Cocaine addiction is often characterized by cycles of recovery and relapse, with stress and negative emotions.
Washington DC: Exercising can help individuals, addicted to cocaine, who often have altered neural, behavioural and physiological responses to stress.
According to new research led by the University at Buffalo's Panayotis (Peter) Thanos, Ph.D., Exercise can help prevent relapses into cocaine addiction.
"Cocaine addiction is often characterized by cycles of recovery and relapse, with stress and negative emotions, often caused by withdrawal itself, among the major causes of relapse," said Thanos.
Using animal models, he found that regular aerobic exercise (one hour on a treadmill, five times a week) decreased stress-induced cocaine-seeking behaviour. Exercise also altered behavioural and physiological responses to stress.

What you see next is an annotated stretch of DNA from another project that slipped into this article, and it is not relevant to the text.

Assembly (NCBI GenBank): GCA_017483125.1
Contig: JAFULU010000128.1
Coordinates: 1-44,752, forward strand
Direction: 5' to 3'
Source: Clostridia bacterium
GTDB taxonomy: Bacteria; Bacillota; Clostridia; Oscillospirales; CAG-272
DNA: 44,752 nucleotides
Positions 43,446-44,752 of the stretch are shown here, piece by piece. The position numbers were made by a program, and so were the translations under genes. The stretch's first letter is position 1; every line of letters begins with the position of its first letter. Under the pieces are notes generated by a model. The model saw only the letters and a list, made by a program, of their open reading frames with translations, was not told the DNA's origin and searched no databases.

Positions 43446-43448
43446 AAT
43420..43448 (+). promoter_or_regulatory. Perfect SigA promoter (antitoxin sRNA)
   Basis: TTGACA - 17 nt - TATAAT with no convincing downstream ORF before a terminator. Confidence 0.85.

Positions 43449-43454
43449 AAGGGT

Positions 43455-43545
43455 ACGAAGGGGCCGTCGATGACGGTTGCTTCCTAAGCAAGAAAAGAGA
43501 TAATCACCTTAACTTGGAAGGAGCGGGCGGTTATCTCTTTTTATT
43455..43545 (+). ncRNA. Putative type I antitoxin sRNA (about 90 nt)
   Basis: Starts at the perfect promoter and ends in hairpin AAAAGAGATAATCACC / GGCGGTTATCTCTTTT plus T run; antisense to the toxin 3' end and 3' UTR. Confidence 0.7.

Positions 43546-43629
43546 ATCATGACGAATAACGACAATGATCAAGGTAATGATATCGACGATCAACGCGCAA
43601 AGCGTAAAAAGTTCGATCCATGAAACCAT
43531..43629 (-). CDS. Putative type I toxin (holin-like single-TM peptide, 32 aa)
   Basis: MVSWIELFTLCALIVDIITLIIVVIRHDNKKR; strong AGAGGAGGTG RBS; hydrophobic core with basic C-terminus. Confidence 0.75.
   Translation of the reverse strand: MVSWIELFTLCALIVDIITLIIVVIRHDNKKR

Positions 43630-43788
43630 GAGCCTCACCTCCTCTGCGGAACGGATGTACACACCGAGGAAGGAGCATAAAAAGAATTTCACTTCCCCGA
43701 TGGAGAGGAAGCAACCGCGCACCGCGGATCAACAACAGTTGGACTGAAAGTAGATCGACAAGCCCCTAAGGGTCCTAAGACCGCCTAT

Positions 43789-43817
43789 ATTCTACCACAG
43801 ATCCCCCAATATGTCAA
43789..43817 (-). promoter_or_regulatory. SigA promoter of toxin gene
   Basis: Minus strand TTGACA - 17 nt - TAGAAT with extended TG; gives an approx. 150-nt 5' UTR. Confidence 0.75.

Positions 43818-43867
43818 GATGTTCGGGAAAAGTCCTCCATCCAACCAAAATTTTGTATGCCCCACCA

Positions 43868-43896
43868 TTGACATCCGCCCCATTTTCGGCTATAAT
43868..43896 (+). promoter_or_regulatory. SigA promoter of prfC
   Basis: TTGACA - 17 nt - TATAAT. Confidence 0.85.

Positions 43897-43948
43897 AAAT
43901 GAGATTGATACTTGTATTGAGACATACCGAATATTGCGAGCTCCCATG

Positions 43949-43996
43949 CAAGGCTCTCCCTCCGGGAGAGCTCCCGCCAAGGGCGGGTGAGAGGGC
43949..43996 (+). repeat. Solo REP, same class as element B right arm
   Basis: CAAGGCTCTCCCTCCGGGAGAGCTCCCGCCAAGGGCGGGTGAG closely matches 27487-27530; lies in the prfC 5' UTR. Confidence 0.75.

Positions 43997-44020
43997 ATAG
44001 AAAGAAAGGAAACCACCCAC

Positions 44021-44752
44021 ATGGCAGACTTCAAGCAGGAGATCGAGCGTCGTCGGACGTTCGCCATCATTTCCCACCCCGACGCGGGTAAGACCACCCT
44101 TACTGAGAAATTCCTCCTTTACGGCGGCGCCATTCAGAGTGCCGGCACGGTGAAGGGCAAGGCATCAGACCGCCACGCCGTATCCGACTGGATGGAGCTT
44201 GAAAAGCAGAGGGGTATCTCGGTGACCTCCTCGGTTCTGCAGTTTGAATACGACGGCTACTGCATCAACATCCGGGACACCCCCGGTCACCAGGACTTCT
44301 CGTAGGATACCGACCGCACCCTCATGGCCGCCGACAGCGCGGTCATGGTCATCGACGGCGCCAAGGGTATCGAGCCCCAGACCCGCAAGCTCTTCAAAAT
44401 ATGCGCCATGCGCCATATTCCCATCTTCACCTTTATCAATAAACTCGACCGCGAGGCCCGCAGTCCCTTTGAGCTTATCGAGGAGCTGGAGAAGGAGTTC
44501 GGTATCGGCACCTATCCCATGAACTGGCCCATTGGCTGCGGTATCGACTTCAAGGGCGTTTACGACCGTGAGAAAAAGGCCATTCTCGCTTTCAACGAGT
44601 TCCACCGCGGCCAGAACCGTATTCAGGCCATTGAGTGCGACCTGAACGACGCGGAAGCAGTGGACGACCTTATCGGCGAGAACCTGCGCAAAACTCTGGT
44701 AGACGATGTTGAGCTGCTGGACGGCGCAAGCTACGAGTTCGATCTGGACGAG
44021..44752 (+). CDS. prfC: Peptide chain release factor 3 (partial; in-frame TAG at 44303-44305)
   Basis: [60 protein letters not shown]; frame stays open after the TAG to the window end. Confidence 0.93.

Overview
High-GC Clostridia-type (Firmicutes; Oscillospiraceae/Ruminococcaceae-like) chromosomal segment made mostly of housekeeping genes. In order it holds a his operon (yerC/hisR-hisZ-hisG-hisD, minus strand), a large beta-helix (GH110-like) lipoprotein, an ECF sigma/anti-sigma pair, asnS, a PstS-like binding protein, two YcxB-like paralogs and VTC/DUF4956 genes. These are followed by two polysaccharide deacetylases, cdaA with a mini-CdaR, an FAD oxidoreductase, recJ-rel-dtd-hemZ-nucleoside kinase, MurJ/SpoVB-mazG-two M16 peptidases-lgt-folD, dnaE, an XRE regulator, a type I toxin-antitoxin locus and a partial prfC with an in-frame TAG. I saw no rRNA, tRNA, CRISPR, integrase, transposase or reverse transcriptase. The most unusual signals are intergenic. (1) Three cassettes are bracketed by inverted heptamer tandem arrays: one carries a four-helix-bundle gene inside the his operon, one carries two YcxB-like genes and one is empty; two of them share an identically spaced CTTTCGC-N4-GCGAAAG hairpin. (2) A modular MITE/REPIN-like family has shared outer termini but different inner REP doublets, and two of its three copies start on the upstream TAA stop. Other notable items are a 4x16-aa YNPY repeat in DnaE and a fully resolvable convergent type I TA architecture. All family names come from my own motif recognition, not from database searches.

Thanos demonstrated how exercise can alter the brain's mesolimbic dopamine pathway, which is linked to the rewarding and reinforcing properties of drugs such as cocaine.
In addition, exercise has been shown to reduce stress hormones and elevate mood, which could assist in alleviating anxiety and negative emotions associated with withdrawal.
Aerobic exercise also known as cardio is an effective strategy against many physical health problems, including heart disease, diabetes, and arthritis, along with certain mental health issues, such as stress, anxiety, and depression.
The full findings are present in the journal- Behavioural Brain Research.